I am Grant McMillan, a woodcarver and sculptor based in Walnut Grove, British Columbia. I completed my Bachelor’s degree at Northwest Baptist Theological College, and my MA in Organizational Leadership at Briercrest College & Seminary. I am the Registrar at Trinity Western University.
I carve because I love beauty, I love wood, and I love oh look at that! moments. I am inspired by people who have great skill in creating things that are beautiful and useful. and I am striving to do that myself.
I come from a long line of lovers of wood. My grandfather, Harold McMillan, was a logger and forester in Ontario. My father, Victor McMillan, was raised in logging camps and became a highly skilled woodworker who made many beautiful pieces of furniture (and two cedar strip canoes with me). I made my first piece of furniture in 1980, and I have been carving since 1993, when my father and I collaborated on a piece of furniture that had a small relief carving of a fish that I completed as part of the project. He handed me a drawing of the fish, pointed to the band saw and said, “See what you can do with that.” I was hooked! (Yes, I also love fly fishing.)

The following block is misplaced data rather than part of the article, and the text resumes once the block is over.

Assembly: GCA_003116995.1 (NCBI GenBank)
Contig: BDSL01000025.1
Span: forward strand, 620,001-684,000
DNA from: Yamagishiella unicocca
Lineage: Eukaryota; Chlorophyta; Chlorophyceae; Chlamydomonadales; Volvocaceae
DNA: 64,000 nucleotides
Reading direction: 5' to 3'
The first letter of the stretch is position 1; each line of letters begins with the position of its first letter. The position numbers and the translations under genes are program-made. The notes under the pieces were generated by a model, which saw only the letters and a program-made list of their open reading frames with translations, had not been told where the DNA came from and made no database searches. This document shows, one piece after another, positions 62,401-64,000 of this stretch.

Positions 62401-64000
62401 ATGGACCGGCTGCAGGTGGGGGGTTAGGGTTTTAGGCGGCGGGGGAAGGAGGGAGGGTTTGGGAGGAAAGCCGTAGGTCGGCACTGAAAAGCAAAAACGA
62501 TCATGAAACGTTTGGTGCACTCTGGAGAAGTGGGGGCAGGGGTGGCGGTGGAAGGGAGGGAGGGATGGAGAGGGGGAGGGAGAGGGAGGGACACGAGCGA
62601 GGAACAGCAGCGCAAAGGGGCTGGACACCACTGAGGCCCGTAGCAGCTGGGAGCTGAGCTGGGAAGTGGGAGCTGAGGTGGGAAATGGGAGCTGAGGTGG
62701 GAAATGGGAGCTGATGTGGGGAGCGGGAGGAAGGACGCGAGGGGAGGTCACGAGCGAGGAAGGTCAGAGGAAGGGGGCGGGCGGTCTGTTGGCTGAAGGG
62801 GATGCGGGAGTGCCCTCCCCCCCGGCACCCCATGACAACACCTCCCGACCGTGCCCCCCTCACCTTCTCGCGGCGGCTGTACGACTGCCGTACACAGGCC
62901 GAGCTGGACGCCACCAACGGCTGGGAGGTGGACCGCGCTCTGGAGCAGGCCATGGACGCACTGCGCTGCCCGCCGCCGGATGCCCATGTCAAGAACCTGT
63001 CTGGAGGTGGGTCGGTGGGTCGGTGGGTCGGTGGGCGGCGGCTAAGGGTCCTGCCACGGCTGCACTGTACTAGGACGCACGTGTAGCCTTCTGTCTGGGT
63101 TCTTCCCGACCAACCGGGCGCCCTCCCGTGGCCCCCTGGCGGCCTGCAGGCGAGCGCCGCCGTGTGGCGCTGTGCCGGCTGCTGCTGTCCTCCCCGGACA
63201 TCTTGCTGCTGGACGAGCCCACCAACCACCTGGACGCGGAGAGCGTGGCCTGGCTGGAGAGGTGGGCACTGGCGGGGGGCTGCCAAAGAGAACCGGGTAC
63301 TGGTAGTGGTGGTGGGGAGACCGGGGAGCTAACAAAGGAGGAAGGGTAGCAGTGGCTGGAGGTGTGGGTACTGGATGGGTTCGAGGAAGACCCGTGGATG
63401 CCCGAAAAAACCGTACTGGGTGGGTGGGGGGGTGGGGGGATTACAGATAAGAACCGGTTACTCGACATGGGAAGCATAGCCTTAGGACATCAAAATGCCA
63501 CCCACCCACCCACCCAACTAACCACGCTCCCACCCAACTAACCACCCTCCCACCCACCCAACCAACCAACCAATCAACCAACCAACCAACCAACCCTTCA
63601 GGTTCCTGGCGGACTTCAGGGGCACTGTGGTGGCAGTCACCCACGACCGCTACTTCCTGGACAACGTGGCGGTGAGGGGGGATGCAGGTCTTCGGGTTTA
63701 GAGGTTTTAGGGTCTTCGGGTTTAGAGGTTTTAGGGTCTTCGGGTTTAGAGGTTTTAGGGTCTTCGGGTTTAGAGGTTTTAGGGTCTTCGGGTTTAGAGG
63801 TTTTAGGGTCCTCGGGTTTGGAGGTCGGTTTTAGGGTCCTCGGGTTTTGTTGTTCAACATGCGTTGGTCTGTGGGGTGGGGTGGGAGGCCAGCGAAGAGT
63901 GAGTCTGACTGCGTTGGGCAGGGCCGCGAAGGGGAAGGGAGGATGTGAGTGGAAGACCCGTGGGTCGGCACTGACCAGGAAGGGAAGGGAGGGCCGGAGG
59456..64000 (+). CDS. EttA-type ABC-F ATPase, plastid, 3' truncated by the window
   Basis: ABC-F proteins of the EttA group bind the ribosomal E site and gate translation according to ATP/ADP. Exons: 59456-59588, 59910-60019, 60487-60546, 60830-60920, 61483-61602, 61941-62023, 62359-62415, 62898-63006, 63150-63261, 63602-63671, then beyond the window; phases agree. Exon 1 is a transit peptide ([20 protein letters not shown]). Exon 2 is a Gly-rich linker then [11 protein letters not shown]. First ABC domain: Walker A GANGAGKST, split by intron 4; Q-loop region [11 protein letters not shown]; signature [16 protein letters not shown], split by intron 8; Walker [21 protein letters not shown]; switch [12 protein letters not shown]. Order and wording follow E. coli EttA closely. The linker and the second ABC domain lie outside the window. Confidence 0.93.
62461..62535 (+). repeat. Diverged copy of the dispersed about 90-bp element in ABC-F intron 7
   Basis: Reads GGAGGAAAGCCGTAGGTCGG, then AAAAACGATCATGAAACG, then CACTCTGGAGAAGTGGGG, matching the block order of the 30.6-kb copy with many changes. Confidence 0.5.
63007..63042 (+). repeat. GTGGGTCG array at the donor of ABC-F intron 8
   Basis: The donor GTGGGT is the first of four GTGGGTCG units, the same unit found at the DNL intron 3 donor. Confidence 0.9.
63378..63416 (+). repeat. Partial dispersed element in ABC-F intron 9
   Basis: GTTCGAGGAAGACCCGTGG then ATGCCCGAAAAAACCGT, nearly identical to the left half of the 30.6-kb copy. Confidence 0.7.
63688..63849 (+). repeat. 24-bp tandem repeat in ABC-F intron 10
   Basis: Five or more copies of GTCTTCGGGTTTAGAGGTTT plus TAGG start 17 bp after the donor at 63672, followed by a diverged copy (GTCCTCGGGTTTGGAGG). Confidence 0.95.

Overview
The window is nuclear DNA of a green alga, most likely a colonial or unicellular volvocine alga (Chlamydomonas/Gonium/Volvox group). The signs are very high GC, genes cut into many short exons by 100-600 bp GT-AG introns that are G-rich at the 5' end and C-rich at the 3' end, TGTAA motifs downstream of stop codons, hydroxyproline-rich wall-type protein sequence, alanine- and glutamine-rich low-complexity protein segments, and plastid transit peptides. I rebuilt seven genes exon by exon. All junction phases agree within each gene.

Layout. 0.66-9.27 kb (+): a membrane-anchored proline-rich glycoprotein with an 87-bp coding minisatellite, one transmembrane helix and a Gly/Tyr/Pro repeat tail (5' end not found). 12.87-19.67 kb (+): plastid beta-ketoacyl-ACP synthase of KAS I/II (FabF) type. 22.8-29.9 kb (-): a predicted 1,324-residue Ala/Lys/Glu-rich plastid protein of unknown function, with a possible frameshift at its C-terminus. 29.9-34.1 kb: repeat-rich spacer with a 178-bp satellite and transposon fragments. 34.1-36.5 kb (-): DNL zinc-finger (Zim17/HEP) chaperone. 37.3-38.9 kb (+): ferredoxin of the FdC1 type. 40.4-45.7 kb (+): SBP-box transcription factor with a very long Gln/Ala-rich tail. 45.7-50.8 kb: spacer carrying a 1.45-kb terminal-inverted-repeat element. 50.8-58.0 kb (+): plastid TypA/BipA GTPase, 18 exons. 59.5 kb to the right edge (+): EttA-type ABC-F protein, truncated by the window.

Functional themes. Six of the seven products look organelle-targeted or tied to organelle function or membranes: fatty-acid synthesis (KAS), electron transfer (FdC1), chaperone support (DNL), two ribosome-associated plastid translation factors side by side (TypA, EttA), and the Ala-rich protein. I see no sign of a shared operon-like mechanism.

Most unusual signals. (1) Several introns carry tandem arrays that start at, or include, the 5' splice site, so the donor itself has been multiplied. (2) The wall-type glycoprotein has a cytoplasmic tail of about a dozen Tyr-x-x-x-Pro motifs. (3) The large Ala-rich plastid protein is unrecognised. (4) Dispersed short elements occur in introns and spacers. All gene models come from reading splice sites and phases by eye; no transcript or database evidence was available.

I prefer to leave my carvings unpainted with the carving gouge marks showing because I want to see the grain of the wood enhanced by the skill of the carver in using a gouge. In this way, I carve with my gouges much like painters use unique brush strokes. Therefore, most of my carvings are finished with a clear finish such as oil and wax, varnish, shellac, lacquer, etc.
If you want a sculpture that reflects your own loves, browse my Gallery for items for sale or contact me and we (you and I) can co-create a piece of art that is just for you. Send me an email at firstname.lastname@example.org
Grant McMillan is a wood carver and sculptor whose works are in private collections all over Canada, the western United States, New Zealand, South Africa and Asia. He strives to work with the nature of the wood, enhancing the grain, texture, and colour to create sculptures, each one as unique as the tree that grew in a location that shaped it over hundreds of years.